SAN JUAN — In 2015, consumers embraced the increasing choice of digital payments options available to them, moving beyond the simple question of “what’s next?” Across the globe, cardholders are asking issuers and retailers to provide real-life, ready-to-use mobile payments options, proven by social media comments more than doubling in just one year.

These insights lead the findings from the fourth annual MasterCard Mobile Payments Study, developed in partnership with PRIME Research. The study tracked 2 million global social media posts about mobile payments across Twitter, Facebook, Instagram, Forums, Google+ and YouTube, up from 85,000 posts in 2012, according to a statement.

Supporting this increased interest was a continued positive sentiment about mobile payments technology, continuing a two-year trend.

“As more choices are made available to them, the conversation has evolved and consumers seem to be fully embracing the next generation of payments,” stated Marcy Cohel, vice president of digital communications at MasterCard.

Digital wallets including Apple Pay, Samsung Pay, Android Pay and MASTER Pass dominated – 97% – of total mobile payment conversations in 2015, centered on product launches, service improvements and how users are evaluating them. Outside of digital wallet discussions, contactless cards (47%) drove conversations, followed by biometrics (33%), personal payments (14%) and wearables (6%).

Mentions of wearables in the last quarter of 2015 were more than 30 times higher than in the first quarter of the year.

Digital wallets are gaining traction in social conversations worldwide. Within the last year, there was an increase in every region including:  Asia Pacific (+159%), Europe (+144%), Latin America and the Caribbean (+20%), Middle East and Africa (+111%) and North America (+519%), according to a statement.

The safety and security of mobile payments continues to drive conversations, as more consumers continue to take a positive or neutral view of the services being offered to them (94%). This reflects a three percentage point increase over last year and 24 points above the initial 2012 study.

In 2015, the end of passwords and biometrics were among the most engaging topics in 2015, reflected in social conversations in 163 countries around the world. Fingerprint and electrocardiogram (ECG) payments-related technology became an engaging topic for users throughout the year, while facial recognition remained a top driver (55 percent) of biometrics-focused conversation.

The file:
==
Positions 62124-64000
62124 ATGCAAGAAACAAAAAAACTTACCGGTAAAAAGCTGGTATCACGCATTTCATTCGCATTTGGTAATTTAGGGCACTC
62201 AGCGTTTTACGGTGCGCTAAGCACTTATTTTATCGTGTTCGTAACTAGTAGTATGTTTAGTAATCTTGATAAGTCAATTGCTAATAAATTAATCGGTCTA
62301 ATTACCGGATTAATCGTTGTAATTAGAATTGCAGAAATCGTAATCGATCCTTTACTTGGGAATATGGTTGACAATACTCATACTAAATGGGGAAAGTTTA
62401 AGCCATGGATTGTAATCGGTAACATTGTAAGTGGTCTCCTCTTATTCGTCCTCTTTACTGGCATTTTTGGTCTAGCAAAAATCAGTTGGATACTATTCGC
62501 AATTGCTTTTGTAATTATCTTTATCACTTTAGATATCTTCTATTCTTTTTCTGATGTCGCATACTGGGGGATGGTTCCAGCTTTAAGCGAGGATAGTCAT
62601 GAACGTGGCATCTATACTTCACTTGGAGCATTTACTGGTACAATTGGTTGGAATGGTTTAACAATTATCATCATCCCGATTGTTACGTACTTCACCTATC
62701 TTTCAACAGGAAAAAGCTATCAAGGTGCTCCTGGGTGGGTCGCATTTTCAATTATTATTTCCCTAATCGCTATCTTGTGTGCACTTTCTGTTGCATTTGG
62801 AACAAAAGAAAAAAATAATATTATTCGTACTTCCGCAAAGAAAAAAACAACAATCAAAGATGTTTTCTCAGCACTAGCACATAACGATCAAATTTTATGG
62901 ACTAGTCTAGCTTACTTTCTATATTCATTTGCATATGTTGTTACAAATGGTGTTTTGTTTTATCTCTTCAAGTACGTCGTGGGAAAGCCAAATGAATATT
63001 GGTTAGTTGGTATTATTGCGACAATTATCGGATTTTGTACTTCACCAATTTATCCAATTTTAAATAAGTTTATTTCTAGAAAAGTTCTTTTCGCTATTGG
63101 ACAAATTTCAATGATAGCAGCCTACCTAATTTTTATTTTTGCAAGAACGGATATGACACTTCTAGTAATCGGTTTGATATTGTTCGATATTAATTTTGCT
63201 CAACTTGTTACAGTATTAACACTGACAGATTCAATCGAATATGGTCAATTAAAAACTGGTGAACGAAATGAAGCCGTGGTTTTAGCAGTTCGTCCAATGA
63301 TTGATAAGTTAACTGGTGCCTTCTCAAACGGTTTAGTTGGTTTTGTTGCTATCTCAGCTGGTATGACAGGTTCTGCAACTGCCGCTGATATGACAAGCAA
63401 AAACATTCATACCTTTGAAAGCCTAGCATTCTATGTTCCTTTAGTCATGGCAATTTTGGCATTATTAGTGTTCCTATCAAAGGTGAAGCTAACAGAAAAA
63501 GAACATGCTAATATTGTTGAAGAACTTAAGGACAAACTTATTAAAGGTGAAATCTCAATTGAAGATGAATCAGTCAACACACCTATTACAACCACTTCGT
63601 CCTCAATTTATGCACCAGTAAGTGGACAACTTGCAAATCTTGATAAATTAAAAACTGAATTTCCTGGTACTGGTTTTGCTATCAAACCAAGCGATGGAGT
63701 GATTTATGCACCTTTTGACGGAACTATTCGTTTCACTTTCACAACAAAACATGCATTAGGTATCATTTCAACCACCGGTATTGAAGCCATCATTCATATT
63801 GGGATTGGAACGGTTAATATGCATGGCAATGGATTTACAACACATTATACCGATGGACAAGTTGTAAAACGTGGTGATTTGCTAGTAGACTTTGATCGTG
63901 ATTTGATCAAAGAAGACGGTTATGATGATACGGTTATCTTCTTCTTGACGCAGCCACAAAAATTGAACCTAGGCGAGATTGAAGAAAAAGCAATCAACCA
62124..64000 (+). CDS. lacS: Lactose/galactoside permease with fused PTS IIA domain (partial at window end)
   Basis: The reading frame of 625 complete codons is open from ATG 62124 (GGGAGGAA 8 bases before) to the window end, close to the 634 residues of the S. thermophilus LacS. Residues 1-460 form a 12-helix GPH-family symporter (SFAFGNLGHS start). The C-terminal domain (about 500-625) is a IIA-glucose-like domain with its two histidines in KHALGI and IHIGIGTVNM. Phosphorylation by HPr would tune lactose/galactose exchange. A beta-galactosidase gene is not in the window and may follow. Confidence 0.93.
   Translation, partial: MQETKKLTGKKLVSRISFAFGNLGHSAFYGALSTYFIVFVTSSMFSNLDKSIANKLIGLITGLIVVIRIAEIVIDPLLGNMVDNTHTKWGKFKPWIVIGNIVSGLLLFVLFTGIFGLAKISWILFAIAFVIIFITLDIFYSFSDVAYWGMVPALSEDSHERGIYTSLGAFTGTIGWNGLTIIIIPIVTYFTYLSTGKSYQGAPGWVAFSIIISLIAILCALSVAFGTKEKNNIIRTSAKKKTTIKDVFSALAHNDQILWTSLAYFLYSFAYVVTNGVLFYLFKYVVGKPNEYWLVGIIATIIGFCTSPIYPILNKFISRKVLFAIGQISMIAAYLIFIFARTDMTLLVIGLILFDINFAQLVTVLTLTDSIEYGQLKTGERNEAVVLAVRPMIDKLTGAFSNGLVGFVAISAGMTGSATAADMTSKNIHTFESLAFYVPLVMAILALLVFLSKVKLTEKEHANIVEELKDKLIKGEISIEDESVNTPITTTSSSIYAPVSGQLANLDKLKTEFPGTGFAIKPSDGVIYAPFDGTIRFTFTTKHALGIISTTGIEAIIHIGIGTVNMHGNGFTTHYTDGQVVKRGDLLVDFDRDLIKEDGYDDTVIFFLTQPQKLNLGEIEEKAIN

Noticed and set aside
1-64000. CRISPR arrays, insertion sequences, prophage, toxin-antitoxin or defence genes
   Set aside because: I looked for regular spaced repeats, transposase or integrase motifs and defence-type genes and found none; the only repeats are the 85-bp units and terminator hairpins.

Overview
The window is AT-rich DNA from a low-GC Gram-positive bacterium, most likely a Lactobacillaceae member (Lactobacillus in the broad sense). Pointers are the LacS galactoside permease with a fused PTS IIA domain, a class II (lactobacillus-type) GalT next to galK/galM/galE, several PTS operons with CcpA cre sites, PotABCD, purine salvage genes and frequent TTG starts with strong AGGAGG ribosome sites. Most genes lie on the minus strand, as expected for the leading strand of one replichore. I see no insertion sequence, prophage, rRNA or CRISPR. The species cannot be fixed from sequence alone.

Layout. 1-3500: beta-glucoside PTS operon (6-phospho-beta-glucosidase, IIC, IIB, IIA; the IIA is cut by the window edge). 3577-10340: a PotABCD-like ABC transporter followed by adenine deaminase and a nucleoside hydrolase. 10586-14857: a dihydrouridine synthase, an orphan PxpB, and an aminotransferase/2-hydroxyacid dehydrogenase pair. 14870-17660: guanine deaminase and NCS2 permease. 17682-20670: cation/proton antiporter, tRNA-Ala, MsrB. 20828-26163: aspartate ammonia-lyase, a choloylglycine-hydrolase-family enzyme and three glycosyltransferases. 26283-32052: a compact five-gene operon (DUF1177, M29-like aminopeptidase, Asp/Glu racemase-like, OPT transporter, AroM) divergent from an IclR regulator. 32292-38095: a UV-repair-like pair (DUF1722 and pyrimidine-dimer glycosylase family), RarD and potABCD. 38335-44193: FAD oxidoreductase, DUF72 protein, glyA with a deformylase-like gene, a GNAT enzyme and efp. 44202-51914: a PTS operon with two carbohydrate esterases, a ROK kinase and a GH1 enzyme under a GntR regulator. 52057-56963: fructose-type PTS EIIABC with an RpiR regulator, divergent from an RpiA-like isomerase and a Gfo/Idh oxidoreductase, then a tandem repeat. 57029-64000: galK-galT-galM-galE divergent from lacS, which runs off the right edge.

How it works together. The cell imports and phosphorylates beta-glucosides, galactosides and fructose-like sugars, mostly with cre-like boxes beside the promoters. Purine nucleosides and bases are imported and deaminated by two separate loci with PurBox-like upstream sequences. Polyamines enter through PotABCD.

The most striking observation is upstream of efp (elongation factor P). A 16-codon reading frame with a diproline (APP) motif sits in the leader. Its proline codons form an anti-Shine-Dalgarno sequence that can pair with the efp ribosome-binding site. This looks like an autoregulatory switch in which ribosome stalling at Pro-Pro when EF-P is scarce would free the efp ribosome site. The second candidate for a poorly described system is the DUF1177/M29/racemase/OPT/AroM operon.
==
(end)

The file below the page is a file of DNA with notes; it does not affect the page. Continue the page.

MasterCard, in partnership with PRIME Research, conducted its fourth annual Mobile Payments Study, designed to identify expanding conversations on new ways to pay. Mining more than 2 million social media posts over the past year across Twitter, Facebook, Instagram, Forums, Google+ and YouTube, the study covers unique audience discussions from 61 markets across the globe.




Evertec’s Red ATH Payments System Back Online After 2-hour Outage

SAN JUAN — Island merchants were slowly getting access back online to Evertec’s Red ATH electronic payments network around 7 p.m. after suffering a massive service interruption around 5 p.m.

Evertec is Puerto Rico’s largest electronic payments processor, practically serving all financial institutions and merchants on the island.

The two-hour disruption left merchants without being able to process electronic payments from debit or credit cards, as well as customers without access to automated teller machines, or ATMs, to withdraw cash to complete their transactions. Some online transactions were affected as well, with local cards being declined when attempting to rent a movie on Apple’s iTunes video service, for example.

Many merchants and customers resorted to complete their sales transactions using cash and/or checks.

The origin of the system’s interruption remains unknown. However, a heavier number of transactions than usual were reported as consumers ran to convenience stores to buy Powerball tickets for today’s drawing. The jackpot is of a record $900 million.

“At Evertec, we are confronting a service interruption, which is affecting ATMs and Point of Sale (POS) terminals at businesses. We are working hard to solve the problem as soon as possible,” Alan Cohen, Evertec executive vice president of marketing & communications said in a prepared statement.

The service interruption was detected between 4:30 p.m. and 5 p.m., affecting the customers of all the financial institutions on the island, Cohen added.

Some merchants were reporting that the system was back online at around 7 p.m., but Cohen reiterated Evertec technicians were still working making sure the system remained stable and consistent.

The system, Cohen added, needed to be restarted, requiring it to be turned off and back on, just like a computer when it crashes, he explained.

By José L. Carmona